Many traditions exist concerning college writing, and most professors will expect that you know them. What follows is a list of some of the most commonly expected stylistic and form-related expectations.
- Use present tense, except when another tense is absolutely necessary. When you write about literature, you should write as though the actions in the text take place right now (for example: “Hamlet sees his father’s ghost.”). Also, be consistent in your tense; avoid slipping into the present progressive tense (“she is arguing”) and instead use the simple present tense (“she argues”).
- Use an author’s first and last name when you mention him or her for the first time (“William Blake”). After that, refer to the author by last name only (“Blake”). The same is true of any real person. For fictional characters, you can do the same, but you will not receive the last name of many fictional characters (so, in those cases, first names — or whatever names you are given — are just fine).
- Avoid dictionary definitions unless you’re using a definition that differs from the conventional one. C.S. Lewis summed up this issue nicely: “Unless we are writing a dictionary, or a text-book of some technical subject, we define our words only because we are in some measure departing from their real current sense. Otherwise there would be no purpose in doing so.”
- When you start a new paragraph, don’t use pronouns to refer to a character or person (“He further asserts …”). That can get confusing. Instead, mention the person or character’s name (“Smith further asserts …”).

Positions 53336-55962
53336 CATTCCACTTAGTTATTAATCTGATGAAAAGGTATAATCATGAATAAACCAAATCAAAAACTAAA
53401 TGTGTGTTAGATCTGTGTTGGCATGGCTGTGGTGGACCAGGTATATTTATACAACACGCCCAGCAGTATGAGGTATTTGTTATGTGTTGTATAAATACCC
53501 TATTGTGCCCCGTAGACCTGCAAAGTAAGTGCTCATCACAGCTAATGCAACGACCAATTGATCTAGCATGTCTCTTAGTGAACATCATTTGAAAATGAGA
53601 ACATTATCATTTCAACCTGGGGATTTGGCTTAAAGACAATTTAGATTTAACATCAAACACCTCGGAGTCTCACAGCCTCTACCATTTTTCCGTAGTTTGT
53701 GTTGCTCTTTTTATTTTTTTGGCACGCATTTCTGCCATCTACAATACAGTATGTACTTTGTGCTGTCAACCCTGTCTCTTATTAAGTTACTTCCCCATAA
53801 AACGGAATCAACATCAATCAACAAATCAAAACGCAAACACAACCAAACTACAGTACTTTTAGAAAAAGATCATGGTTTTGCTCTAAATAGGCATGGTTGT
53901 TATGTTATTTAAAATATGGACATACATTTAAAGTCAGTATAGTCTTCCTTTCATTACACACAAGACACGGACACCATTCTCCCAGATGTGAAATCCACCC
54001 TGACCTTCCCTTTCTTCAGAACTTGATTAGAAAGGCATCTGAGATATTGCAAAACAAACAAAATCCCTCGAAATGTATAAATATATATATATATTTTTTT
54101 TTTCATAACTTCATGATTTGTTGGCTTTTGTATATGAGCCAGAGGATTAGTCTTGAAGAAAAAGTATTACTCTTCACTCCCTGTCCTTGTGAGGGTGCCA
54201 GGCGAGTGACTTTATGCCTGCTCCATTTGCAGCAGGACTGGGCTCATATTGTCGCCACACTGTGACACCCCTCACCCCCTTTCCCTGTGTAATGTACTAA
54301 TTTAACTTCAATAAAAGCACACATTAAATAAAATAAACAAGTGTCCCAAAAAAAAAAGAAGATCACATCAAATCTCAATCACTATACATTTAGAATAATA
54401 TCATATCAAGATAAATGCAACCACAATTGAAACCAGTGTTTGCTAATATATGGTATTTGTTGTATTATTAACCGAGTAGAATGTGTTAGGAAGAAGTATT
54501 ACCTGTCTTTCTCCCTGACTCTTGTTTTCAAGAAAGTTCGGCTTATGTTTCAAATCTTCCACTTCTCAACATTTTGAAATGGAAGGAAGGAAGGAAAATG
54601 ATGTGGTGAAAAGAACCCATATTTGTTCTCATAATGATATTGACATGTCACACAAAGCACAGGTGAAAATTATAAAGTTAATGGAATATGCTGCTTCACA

- Spell out numbers (“twenty-two,” not “22”) for numbers smaller than 100. Do not spell out numbers when providing specific dates, however (“August 20, 1987” is a specific date, but “nineteenth century” is not). The only exception to this is if you quote something that uses a number rather than spelling that number out — do not change the quote.
- When using a quotation, remember that you are quoting the text; “quoting” means providing someone else’s direct wording. Do not write that an author quotes something (“Wordsworth quotes ‘we have given our hearts away'” is incorrect usage).
- If you want to use an acronym, provide its meaning when you first reference it, followed by the acronym in parentheses. That would look something like this: “Andrews will take a position in the Central Intelligence Agency (CIA) next year.” Then, every subsequent time you want to use that phrase, you can use the acronym.
- Avoid use of “you” in formal writing. It’s often not applicable (“It’s the sort of video game you play when you’re frustrated” won’t work in any essay written for one of my classes, for instance, because I don’t play video games), or it at very least might be inapplicable. Try to avoid “I” as well — unless the assignment specifically calls for personal experiences or reflections — so that your essays don’t read as though you think you’re the center of the universe.
- Use proper formatting when mentioning titles of stories, movies, essays, or other texts or works of art. Names of movies, plays, books, newspapers, and television shows should be italicized (The Godfather, Seattle Times, Family Guy). Names of short stories, short poems, or essays take quotation marks (“The Cask of Amontillado,” “The Rime of the Ancient Mariner”).